The new film Frozen, opening today, adds two new members to Disney's expansive collection of animated princesses. And that's not entirely bad thing.
Among certain circles these days, princesses aren't very popular. Take for instance the suddenly infamous ad for the building toys GoldieBlox, which has generated some controversy for appropriating a Beastie Boys song, but also pointedly comments on the concept of gendered toys. The ad, featuring girls building a Rube Goldberg machine, attacks the princess culture that crowds the girl toy market. (Though the rewritten version of the Beastie Boys' "Girls" has been replaced in a new version of the ad, you can see the original here.) And GoldieBlox, a company markets building toys primarily to young girls, has a very legitimate point. The girlie toy market is expansive and often oppressive.
But as a former princess-lover, something about the ad frustrated me. I may not have ended up an engineer, but I turned out no worse—I'd like to think—for loving my dolls and princesses. And while I heartily acknowledge that the classic Disney princess stories didn't have many feminist messages, I'd argue that my affection for them and other supposedly girlie things didn't stifle my creativity, but instead propelled me to want to be a storyteller. Entertainment Weekly's Anthony Breznican felt the same way about the GoldieBlox spot, tweeting: "Girls should def play w robots, superheroes, construction equipment - but I cringed at how that ad dissed pink-loving princess types." So did I.
Of course, the Disney Princess market is going very strong—in 2012 sales of Disney Princess merchandise amounted to $1.52 billion in the U.S. and Canada—and doesn't need any defense. In the greater scheme of things, GoldieBlox's viewpoint is in the minority and should be championed as much as possible. And with the GoldieBlox debate (yes, the GoldieBlox Debate) ongoing, Frozen enters a strange climate. Should princesses like Elsa and Anna matter any more? I want to say: yes.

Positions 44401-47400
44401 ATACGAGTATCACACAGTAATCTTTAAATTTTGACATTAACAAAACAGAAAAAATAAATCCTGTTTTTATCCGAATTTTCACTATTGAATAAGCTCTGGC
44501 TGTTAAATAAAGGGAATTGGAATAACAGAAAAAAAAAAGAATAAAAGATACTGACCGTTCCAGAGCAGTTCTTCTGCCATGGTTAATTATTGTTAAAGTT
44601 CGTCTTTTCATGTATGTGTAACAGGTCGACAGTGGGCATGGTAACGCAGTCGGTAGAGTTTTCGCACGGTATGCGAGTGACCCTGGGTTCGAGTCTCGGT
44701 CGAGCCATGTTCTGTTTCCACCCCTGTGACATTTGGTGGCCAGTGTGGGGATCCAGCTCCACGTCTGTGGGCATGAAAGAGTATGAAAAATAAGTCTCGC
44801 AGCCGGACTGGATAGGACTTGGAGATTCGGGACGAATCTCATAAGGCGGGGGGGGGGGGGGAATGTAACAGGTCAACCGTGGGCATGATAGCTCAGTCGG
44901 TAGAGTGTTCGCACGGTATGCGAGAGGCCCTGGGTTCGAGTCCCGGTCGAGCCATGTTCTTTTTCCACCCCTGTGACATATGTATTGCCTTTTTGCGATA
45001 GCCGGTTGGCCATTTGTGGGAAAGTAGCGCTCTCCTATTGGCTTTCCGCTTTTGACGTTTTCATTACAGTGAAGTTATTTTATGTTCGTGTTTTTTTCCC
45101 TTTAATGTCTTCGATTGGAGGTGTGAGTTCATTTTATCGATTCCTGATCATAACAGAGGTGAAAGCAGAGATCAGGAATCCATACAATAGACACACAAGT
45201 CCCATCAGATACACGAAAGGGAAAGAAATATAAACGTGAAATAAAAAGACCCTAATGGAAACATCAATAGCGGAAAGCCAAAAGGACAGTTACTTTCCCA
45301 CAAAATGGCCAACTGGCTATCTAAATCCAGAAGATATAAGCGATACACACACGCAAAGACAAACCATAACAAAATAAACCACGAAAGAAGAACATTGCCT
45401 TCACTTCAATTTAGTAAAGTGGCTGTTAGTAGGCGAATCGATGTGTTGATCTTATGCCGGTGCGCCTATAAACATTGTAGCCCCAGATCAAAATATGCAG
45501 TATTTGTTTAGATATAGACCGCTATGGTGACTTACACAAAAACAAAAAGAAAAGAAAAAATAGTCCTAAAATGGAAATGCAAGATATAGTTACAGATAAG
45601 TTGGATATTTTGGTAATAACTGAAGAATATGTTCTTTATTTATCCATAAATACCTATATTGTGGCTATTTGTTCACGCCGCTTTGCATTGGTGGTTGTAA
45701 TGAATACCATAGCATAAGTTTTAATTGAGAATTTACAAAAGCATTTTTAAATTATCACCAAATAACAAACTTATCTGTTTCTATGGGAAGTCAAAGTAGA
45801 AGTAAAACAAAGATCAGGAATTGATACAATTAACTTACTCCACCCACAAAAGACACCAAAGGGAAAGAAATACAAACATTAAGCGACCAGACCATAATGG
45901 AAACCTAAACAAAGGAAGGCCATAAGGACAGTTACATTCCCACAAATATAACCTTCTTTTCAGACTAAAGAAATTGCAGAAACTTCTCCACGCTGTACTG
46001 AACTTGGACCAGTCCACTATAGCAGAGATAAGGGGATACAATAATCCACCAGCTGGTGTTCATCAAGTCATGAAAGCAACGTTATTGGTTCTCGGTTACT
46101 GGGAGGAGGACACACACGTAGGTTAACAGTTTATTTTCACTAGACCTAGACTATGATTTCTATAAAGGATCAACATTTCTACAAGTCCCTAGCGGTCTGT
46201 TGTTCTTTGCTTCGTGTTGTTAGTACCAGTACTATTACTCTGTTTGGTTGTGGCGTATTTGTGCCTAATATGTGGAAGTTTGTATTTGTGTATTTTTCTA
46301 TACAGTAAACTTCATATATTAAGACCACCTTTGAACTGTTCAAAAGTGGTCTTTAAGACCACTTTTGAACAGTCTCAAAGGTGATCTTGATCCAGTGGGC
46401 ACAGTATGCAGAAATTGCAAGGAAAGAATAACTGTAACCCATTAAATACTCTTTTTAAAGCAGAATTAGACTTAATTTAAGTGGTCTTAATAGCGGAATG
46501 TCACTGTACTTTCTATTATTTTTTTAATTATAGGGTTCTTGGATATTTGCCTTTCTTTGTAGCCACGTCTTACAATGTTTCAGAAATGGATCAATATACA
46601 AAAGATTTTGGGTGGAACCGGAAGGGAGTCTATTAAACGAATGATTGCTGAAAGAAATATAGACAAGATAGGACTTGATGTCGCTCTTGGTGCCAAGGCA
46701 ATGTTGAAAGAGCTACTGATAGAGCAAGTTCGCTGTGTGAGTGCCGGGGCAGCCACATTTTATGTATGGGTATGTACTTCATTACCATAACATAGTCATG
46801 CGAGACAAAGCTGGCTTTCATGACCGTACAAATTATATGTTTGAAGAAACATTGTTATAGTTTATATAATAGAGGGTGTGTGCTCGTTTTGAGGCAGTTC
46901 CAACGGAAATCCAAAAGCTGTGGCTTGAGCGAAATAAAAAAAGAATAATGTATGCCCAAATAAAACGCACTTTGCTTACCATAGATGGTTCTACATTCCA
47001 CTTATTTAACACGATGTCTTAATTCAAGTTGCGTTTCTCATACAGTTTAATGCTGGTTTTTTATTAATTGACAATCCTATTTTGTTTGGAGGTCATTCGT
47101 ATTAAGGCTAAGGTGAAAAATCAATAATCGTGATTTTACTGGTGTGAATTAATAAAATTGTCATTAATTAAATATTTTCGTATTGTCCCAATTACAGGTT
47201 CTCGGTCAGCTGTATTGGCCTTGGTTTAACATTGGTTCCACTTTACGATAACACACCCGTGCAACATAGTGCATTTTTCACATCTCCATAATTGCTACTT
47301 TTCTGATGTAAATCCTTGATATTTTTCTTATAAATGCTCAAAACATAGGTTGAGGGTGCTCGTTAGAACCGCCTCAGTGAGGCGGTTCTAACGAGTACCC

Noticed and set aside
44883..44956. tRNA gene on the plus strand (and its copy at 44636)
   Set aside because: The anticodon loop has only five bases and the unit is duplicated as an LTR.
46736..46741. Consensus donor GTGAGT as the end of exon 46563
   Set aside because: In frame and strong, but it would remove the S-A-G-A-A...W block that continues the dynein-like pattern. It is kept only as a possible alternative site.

There are certainly things you can begrudge Frozen for: it's a very homogeneous world; Anna and Elsa are typically gorgeous, and have tiny, unrealistic waists; the head of animation for the film made some dumb comments about how hard it is to animate women because of their emotions. But when you actually see the movie, there's even more to applaud. The film delightfully subverts the classic Disney love-at-first sight trope. The men in the story really are the sidekicks. It's a story above-all about female power and the friendship and love between two women, topics that are unfortunately rare in mainstream movies these days. Frozen also happens to be co-directed and written by a woman, Jennifer Lee. "It was very very important to us—as a woman, and Jennifer Lee felt this very much too—that we write something that our daughters could be proud of, that our daughters could take into adulthood and learn from," co-songwriter Kristen Anderson-Lopez told The Wire in an interview this week.
So is it bad for a little girl to put on a dress to resemble Elsa and sing "Let It Go," the centerpiece song from the movie? No. As Sasha Stone wrote in a piece praising the movie at Awards Daily, the song is "such an anomaly in the world of animation where usually women sing songs about love or the men they can’t have. But here, she’s singing about unleashing her own magical power of freezing things." I'd add that it's also about a woman finding herself and embracing a positive power for which she has been demonized. It's the animated version of a woman standing up for herself after being called a bitch.
There's a space where the world of princesses and the world of GoldieBlox can coexist without one diminishing the other. Frozen helps point us toward it.